FDA Grants ODD to Cevidoplenib for the Treatment of Immune Thrombocytopenia

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The orphan drug designation (ODD) comes after positive results from a phase 2 trial that showed cevidoplenib improved platelet counts by 63.6% and 40.9% in 2 different dose groups.

Patient with thrombocytopenia -- Image credit: Bungon | stock.adobe.com

Image credit: Bungon | stock.adobe.com

About the Trial

Trial Name: Study of Oral SKI-O-703, SYK Inhibitor, in Patients With Persistent and Chronic Immune Thrombocytopenia (ITP)

ClinicalTrials.gov ID: NCT04056195

Sponsor: Oscotec Inc.

Completion Date: January 10, 2023

The FDA has granted cevidoplenib (SKI-O-703; Oscotec Inc.) an orphan drug designation (ODD) for the treatment of patients with immune thrombocytopenia (ITP). The designation comes after results of a phase 2 clinical study that demonstrated efficacy of cevidoplenib in patients with chronic ITP.1

ITP is a disorder which can lead to easy or excessive bruising and bleeding resulting from unusually low levels of platelets. The condition, which was previously known as idiopathic thrombocytopenic purpura, can cause purple bruises and small, red-purple dots that appear rash-like. Current treatment methods for ITP consist of corticosteroid administration, thrombopoietin receptor agonists; however, sustained remission without treatment is an indicator that ITP management is necessary. Cevidoplenib is a selective SYK inhibitor that treats patients with ITP, and currently treats rheumatoid arthritis and other autoimmune conditions.1,2

"Potential partners are drawing attention, not only to the efficacy of cevidoplenib, but also its exceptional safety profile and the convenience of oral dosing," said Taeyoung Yoon, PhD, CEO, CSO of Oscotec, in a press release. "Obtaining [an] ODD is an important milestone in the development of cevidoplenib and ultimately will benefit patients. We will explore every available option including partnership to deliver our drug as quickly as we can to those who suffers from the potentially crippling disease."1

The multicenter, randomized, double-blind, placebo-controlled, parallel-dose phase 2 trial (NCT04056195) evaluated cevidoplenib in patients aged 18 years and older with persistent and chronic ITP who have either failed to respond to or relapsed after a prior therapy. Patients were randomly assigned to receive 200 mg of cevidoplenib per day (100 mg twice-daily, 12 hours apart) plus 2 capsules of placebo (microcrystalline cellulose), 400 mg of cevidoplenib per day (100 mg 4 times per day) without placebo, or 4 capsules of placebo over a 12-week duration.2,3

The study’s duration was 20 weeks—consisting of 4-week screening period, 12-week treatment period, and 4-week follow-up period—for each participant. The primary end point was platelet response (baseline count: < 30,000/µL) and the secondary endpoints included the number of adverse events (AEs), serious AEs (SAEs) and whether or not they contributed to treatment discontinuation; patient quality of life; bleeding score; and both vital sign and electrocardiogram abnormalities.2,3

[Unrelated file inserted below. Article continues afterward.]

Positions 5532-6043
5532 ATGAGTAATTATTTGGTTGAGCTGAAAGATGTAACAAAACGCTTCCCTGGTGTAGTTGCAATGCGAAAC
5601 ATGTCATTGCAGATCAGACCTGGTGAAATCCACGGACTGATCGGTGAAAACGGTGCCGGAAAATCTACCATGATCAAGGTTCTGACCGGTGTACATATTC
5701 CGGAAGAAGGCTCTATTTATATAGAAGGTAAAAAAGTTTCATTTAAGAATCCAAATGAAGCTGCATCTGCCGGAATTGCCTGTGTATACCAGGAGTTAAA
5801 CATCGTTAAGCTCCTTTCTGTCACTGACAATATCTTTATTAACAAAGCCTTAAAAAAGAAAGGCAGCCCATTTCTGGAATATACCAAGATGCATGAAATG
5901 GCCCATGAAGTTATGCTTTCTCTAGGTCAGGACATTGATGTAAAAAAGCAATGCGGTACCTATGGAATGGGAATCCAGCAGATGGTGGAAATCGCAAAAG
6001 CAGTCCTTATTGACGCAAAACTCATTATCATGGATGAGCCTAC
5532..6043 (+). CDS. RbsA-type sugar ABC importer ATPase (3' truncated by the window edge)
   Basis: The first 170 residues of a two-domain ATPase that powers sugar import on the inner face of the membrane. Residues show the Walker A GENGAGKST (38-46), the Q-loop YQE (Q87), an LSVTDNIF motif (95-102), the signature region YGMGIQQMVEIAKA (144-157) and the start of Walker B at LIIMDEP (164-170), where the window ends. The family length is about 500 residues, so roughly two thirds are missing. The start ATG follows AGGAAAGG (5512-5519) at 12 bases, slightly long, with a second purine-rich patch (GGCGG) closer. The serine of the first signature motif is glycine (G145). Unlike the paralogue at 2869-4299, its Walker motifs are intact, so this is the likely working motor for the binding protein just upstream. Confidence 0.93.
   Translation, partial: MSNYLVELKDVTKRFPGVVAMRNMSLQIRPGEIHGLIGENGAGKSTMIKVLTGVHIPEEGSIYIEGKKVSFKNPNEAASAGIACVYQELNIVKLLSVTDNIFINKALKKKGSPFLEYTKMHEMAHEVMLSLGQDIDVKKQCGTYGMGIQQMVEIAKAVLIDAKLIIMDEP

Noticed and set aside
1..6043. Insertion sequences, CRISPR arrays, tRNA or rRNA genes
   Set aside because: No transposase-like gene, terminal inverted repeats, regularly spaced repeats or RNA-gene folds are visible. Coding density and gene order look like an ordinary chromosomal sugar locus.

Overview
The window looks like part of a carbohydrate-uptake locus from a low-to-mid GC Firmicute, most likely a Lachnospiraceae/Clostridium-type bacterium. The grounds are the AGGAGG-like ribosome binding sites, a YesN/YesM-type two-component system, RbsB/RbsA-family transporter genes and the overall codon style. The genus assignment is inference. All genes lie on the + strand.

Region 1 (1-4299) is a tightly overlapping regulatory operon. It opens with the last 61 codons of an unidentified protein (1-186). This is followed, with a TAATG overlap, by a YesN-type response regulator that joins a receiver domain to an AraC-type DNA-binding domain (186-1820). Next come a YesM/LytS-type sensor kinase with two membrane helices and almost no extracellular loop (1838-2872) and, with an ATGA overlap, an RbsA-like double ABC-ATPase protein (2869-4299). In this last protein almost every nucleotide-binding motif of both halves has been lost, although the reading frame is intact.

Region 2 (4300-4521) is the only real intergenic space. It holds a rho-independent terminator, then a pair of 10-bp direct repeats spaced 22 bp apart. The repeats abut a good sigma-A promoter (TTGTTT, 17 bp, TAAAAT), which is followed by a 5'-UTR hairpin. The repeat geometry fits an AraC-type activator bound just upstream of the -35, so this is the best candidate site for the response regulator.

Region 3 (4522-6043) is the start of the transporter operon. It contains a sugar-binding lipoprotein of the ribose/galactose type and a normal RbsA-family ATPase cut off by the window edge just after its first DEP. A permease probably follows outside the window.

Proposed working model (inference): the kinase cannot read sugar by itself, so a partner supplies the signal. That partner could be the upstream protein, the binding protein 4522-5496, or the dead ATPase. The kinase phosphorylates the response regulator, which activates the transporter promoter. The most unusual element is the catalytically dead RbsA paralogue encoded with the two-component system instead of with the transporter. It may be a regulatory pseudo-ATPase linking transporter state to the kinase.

According to the results, the response rate for patients who received treatment with cevidoplenib at the 400-mg dose was approximately 63.6%, compared with those who received placebo, which was approximately 33.3% (P = .151). In addition, half of the participants on the higher dose had achieved 2 or more consecutive platelet counts that were 30,000/µL or higher, compared with 8.3% of patients who received placebo (P = .015), and approximately 40.9% of patients achieved platelet counts of 50,000/µL or higher compared with the 8.3% on placebo (P = .055).2

"We are elated to see the data that confirms the potential of cevidoplenib becoming a safe and effective medicine for [patients with ITP] who are not responding to the current standard therapies. Not only that, the data indicate that our SYK inhibitor will be at least as efficacious as the competitors in late-stage development,” said Taeyoung in a press release. “With the proven, exceptional safety profile and the convenience of oral dosing, we believe that cevidoplenib could 1 day become a genuinely competitive drug of choice for patients with ITP.”

References

1. PR Newswire. FDA Grants Orphan Drug Designation to Cevidoplenib for ITP. News release. March 21, 2024. Accessed March 21, 2024. https://prnmedia.prnewswire.com/news-releases/fda-grants-orphan-drug-designation-to-cevidoplenib-for-itp-302095752.html
2. BioSpace. Oscotec Announces Topline Results for Phase 2 Trial of Cevidoplenib. News release. February 24, 2023. March 21, 2024. https://www.biospace.com/article/releases/oscotec-announces-topline-results-for-phase-2-trial-of-cevidoplenib/
3. Study of Oral SKI-O-703, SYK Inhibitor, in Patients With Persistent and Chronic Immune Thrombocytopenia (ITP). ClinicalTrials.gov identifier: NCT04056195. Last updated July 21, 2023. Accessed March 21, 2024. https://clinicaltrials.gov/study/NCT04056195
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